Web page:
Many people talk about the pace of change ‘these days’ but I think it would be fair to say that COVID-19 has delivered a world where the pace of change is not measured in years or months but in hours and minutes. Just when we think we have somewhat of a handle on how the world will look going forward, the ground shifts from underneath us.

From a technology perspective, I spend the majority of my days helping clients improve their remote connectivity to satisfy their requirements in working or studying remotely. If there is any positive from COVID-19 it may be that, in the future, we have an entirely different approach to our idea of where the workplace is. Less commuting would mean benefits for humans and the environment.

As a result of people staying at home, our Internet traffic across the entire world has increased by 8 per cent with some parts of the world seeing an increase of 50 per cent. This is placing incredible stress on the entire Internet and, although it is coping at this stage, it is certainly under stress. Major streaming providers have tried to help with the problem by reducing the quality of their streaming services. It may seem a backward step but the lower quality streaming has a dramatic overall impact on the strain placed on the Internet.

Apart from people having time to watch streaming TV while they sit at home and worry about whether to pay their rent or buy food, the main use of the Internet is to allow people to try and continue on with a normal life while physically located at home. That can involve working with video or tele conferencing and, in general, accessing their normal work tools while at a remote location.

With the advent of the NBN, you would think that Australia is perfectly positioned for remote connections. Yes and no. Let me start first of all with a major bugbear I have with our current NBN solution. I remember way back in 2009 when I was sitting in the office of then Communications Minister, Stephen Conroy. Satellite was part of the overall new drive forward with modern communications but I argued satellite was just not good enough. At a height of 35,786km above the earth and the maximum speed of electromagnetic waves, as first proposed by James Maxwell in 1865, the inherent latency of 477 milliseconds renders any experience with satellite involving two-way communications near useless. Fine for watching movies but remote working becomes problematic.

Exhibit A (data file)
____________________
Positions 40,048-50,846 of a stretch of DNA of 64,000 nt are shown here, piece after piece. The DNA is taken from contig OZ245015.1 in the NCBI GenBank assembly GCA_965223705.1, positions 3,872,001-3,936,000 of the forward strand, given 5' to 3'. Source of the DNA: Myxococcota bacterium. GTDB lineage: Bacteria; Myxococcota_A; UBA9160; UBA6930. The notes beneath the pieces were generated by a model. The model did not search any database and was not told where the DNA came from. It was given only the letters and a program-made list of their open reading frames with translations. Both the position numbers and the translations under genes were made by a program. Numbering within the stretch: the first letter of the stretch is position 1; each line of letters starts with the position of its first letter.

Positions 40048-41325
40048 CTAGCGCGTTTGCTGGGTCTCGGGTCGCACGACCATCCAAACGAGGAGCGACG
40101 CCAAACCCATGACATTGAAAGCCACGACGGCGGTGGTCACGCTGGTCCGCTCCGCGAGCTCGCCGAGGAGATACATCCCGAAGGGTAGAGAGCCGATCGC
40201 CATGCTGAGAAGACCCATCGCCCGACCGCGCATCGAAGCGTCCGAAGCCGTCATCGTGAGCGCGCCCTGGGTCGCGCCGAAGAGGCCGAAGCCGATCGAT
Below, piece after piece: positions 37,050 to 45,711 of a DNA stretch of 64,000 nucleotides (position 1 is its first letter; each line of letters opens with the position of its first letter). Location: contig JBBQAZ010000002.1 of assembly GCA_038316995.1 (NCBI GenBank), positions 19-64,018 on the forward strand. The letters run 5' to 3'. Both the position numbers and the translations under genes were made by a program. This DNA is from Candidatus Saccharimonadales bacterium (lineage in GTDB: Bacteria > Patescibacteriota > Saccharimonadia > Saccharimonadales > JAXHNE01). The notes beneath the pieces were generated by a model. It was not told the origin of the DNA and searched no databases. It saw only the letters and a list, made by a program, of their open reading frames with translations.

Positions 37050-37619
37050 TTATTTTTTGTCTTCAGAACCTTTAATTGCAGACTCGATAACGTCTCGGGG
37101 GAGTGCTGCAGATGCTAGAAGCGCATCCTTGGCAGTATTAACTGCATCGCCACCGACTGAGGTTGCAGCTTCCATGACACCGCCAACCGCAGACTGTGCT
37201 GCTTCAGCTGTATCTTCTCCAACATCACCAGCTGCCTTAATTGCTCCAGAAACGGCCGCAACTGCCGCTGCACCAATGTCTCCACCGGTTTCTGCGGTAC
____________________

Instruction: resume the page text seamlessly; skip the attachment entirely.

For people currently using satellite I typically recommend they use external antennas or signal boosters or stand on one leg and hang their tongue out or use any method possible to gain access to mobile broadband and then use a dedicated mobile broadband device to gain access to the Internet. Unfortunately, the plans are not as attractive as fixed NBN services but, depending on reception, the speeds are usually quite reasonable.

The connection is the crucial component but, once you have that finalised, it is then a matter of deciding what you need to do while you are remote and what tools you need. Will generic tools – word processing, spreadsheets for example – cover all your needs or do you have proprietary tools that you need to use. Are these located in your workplace or are they available in the cloud. One huge advantage of businesses that have moved many services to the cloud is that accessing those services is easier from a variety of locations.

Tell me what technology you need to work remotely at

Mathew Dickerson

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